PRZOOM - /newswire/ -
Haslemere, London, United Kingdom, 2008/04/22 - FITS is the educational equivalent of ITIL and having another set of IT rules in Education isn’t necessarily a bad thing, argues Richmond Systems.
FITS (Framework for ICT Technical Support) is the latest set of guidelines designed to help schools implement and use IT effectively. It is easy to groan at yet another set of rules imposed on our education system – but the fact is, IT support is often neglected in our schools. It is overlooked despite the growing importance of technology in delivering education and teaching pupils about the importance of IT in our work and personal lives. The ITIL best practice guidelines are becoming increasingly relied upon, not just in the UK, but all over the world. FITS is the equivalent of ITIL but has been adapted for use in Schools.
Schemes to increase the understanding of IT in schools already exist. Computers for Schools aims to help disadvantaged school children improve their IT and learning skills by putting a computer into their home. But what about the cost of IT support once these computers have been supplied?
Such initiatives will only succeed if the Government helps schools ensure that cost-effective IT support is available quickly and easily. The FITS guidelines point towards processes that can be reused to gain consistency, which ultimately saves the IT department money. It’s not a mandatory imposition, but as a guide to best practice, FITS makes good sense and allows ICT managers to support the school’s staff, pupils and infrastructure. It also allows IT specialists to make informed and strategic decisions about ICT – ones that ultimately benefit the school.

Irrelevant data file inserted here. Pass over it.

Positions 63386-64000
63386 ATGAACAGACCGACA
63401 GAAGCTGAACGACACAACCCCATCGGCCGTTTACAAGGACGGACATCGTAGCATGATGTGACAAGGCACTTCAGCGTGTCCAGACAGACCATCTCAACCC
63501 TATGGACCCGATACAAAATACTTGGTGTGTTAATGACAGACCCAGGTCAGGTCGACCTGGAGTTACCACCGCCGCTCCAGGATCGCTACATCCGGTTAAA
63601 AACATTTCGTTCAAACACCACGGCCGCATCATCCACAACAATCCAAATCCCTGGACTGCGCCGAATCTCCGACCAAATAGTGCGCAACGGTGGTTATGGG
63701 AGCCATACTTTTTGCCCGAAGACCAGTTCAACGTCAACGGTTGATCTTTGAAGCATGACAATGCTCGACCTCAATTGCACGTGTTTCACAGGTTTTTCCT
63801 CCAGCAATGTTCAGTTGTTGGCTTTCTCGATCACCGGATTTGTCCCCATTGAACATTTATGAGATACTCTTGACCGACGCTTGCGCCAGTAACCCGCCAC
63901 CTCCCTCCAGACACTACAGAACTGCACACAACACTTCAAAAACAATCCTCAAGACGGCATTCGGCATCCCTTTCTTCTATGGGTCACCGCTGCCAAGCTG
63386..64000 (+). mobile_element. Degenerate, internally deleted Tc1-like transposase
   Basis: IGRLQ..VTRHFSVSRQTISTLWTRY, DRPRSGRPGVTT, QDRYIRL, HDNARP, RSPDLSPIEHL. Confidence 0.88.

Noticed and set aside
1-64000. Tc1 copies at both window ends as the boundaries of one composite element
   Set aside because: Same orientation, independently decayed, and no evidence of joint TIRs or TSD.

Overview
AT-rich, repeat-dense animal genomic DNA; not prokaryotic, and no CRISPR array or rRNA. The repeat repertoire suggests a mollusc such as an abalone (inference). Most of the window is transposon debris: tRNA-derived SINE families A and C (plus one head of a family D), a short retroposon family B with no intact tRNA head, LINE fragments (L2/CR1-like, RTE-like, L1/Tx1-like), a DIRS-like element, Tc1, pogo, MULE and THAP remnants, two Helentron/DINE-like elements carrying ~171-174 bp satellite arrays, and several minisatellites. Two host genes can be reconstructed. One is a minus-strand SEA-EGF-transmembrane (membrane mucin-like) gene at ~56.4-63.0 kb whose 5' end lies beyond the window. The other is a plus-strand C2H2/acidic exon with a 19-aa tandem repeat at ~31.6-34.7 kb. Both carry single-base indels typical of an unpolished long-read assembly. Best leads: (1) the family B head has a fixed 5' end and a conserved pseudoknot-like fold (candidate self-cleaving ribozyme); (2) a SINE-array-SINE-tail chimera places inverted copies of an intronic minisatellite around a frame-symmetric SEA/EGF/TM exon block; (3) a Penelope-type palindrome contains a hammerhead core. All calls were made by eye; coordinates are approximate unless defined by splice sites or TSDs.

There are already tools available to help schools adhere more closely to the FITS guidelines. For example, Fullbrook School in Surrey has implemented measures to adopt FITS and ITIL® processes effectively.
These measures allow Fullbrook School to handle incoming support desk and other IT enquiries quickly and efficiently. Sebastian Rogers, network manager for Fullbrook School, commented: “Now that all technical issues are properly recorded, statistics are readily available to reduce recurring issues, raise service levels and make best use of finite support resources.”
Fullbrook School has chosen Richmond SupportDesk a solution from Richmond Systems that integrates easily with other processes and also has a proven track record in the education sector. “Richmond SupportDesk has enables us to anticipate what hardware needs replacing, track customer satisfaction and enabling the school to provide ITIL-like services, in a way suited to the education environment.” continued Rogers.
In the future, we can expect to see schools with students and teachers using more and more computers wirelessly – in their homes, in classrooms and the playground. Schools need to implement a system now to support these changes in the future.
For the time being, ICT managers should look for ways to implement the FITS guidelines. It may seem like a chore to research, purchase and install a completely new system, but the time and money saved in the long term needs to be considered. Once implemented, FITS will allow teachers to teach, instead of fixing computer problems, while IT staff can consider the whole IT network instead of individual machines. FITS gives staff a project management approach, helping them adhere to time and budget constraints.
How can we bemoan the lack of good IT graduates if we don’t set the standard in our own schools? Teaching by example, we can encourage young people to be interested in IT from an early age. Rules and guidelines are in place to facilitate this, rather than constrain it. Headteachers should be applauded for implementing new technology to prepare students for a competitive jobs market that demands IT skills. However, it’s vital the IT support exists to back this up – and FITS is there to make this happen.